These might be my favorite scones I’ve made recently, and I’ve made *a lot* of scones. They’re citrusy, sweet, chocolate-y, and delicious. Basically, they’re everything you need in a winter scone.
I’m a big fan of blood oranges. However, I only have a certain window when I can find good ones at the grocery store in the Midwest, and that window is usually now. Last week, I picked up a couple in preparation to make these scones.
My favorite thing about blood oranges is the color inside. They live up to their name (although I guess you don’t want to think about the inside of the orange being bloody), as their insides are usually a deep red color. When you cut into them to squeeze the juice out like I did for this recipe, your kitchen counter will probably look like a crime scene.
Before I turn you off blood oranges forever, just know that the mess (and slight trauma) will be worth the finished product. Whisking blood orange juice with powdered sugar makes a delightful pink glaze that you can put on top of any scones. The juice is good natural food coloring, especially for baked goods around Valentine’s Day.
If you’re an avid baker, you might notice a weird ingredient in these scones: An egg. Most scones just rely on milk to hold them together, but I’ve added a beaten egg into the mix. It’s a great binder and prevents the scone from spreading out too much as it bakes in the oven (as often happens, especially if you bake scones without freezing them first). It’s also a great time saver because I think few of us like to wait 15 or 30 minutes for scones to chill before baking them.
Another note: The scones and the icing are kind of improvisational. I’ve included a recipe below, but you might find that you need a little more milk to get the dough to come together, or a little more powdered sugar to get the icing the consistency you want it. Either way, don’t panic: You’re shooting for a scone dough that is just combined, but not dry and flour-y, or overly wet and sticky. With the glaze, if you like thicker glaze, add more sugar like I did. If you like glaze that’s less noticeable, add less sugar or more orange juice.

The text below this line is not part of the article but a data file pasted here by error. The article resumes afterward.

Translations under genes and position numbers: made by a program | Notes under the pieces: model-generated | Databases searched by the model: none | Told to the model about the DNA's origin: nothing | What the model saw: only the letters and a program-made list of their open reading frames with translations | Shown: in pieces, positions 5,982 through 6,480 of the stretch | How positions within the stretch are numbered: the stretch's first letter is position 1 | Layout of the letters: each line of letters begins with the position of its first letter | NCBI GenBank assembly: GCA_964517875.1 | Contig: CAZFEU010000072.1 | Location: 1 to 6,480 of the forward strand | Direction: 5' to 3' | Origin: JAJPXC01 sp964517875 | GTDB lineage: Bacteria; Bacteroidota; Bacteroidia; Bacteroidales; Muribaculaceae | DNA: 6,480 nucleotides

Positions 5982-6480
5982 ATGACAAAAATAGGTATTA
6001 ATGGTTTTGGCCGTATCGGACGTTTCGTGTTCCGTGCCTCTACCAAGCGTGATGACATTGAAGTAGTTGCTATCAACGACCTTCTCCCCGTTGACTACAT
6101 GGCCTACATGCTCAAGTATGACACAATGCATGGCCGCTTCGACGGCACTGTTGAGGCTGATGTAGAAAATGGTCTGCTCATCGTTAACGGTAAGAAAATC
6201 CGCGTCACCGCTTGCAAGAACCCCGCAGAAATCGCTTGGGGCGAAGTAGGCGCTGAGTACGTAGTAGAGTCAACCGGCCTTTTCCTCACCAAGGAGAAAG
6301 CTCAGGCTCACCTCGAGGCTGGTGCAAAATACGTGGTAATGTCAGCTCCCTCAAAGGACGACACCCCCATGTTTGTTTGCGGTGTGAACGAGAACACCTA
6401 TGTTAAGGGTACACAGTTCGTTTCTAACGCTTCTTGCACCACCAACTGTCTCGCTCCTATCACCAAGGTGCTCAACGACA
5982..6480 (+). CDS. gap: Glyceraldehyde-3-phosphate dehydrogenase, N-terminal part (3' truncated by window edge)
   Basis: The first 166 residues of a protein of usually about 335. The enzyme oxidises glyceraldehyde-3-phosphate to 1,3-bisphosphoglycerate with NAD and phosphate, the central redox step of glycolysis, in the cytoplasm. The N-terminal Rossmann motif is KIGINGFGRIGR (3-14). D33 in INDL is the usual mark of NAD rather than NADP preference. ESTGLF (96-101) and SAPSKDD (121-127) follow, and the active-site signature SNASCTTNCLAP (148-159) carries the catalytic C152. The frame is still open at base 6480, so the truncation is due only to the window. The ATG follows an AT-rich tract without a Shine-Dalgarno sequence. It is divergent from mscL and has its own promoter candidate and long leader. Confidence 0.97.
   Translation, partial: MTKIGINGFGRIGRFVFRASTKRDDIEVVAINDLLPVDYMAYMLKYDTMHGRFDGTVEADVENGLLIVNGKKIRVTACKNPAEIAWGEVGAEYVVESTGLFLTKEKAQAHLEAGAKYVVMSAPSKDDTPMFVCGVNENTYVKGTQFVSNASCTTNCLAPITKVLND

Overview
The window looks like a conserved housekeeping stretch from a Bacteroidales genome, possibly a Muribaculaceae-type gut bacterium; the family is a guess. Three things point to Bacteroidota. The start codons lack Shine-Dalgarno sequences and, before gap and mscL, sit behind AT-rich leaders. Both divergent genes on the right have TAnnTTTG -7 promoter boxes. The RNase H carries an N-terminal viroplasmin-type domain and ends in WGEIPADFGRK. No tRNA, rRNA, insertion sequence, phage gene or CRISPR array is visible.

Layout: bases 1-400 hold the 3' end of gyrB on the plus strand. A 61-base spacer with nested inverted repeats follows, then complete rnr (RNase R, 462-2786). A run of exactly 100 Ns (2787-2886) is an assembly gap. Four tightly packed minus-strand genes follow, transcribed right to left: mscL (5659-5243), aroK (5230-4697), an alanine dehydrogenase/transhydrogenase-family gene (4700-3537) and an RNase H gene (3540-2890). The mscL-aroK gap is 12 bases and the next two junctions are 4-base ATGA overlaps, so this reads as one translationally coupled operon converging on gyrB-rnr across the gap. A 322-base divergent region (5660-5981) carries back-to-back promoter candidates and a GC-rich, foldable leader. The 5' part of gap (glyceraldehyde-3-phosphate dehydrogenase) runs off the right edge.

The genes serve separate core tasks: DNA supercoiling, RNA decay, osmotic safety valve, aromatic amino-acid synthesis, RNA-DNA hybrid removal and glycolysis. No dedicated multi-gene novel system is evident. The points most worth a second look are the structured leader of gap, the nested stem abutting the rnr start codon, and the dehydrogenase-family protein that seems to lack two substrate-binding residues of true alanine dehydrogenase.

Here’s a song to get you started on your blood orange dark chocolate chip scone journey.
Blood Orange Dark Chocolate Chip Scones
for the scones:
180 g plain flour
120 g spelt flour
1 Tbsp baking powder
25 g light brown sugar
1/2 tsp Kosher salt
1/2 tsp ground cinnamon
75 g cold butter, cubed
2 blood oranges, zest finely grated
3 oz dark chocolate, chopped into chunks (I used 85% dark chocolate)
1 large egg, lightly beaten
100 ml whole milk, plus more for brushing the tops of the scones
for the glaze:
125 g powdered sugar
2 Tbsp blood orange juice
Preheat your oven to 350 degrees F. Line a baking sheet with parchment paper or a silicone mat. Set aside.
Whisk together the flours, baking powder, brown sugar, salt, and cinnamon in a large bowl. Add the butter and use a pastry cutter or your fingers to cut it into the dry ingredients until the butter forms pieces the size of small peas. Mix in the orange zest and dark chocolate, Mix in the egg and milk, using a wooden spoon or your hands to get the dough to come together. Turn the ball of dough out onto the counter, pat it into a circle that’s about one inch thick, and then cut it into eight pieces. Place the pieces on the prepared baking sheet and brush the tops with some milk.
Bake the scones for about 12-15 minutes, or until they’re golden brown on top and spring back to the touch. Let them cool a bit before placing them on a wire rack to cool the rest of the way. In the meantime, make the glaze by whisking together the powdered sugar and blood orange juice in a shallow bowl. When the scones are done cooling slightly, invert them and dip the tops into glaze and place them back on the wire rack to set. Enjoy!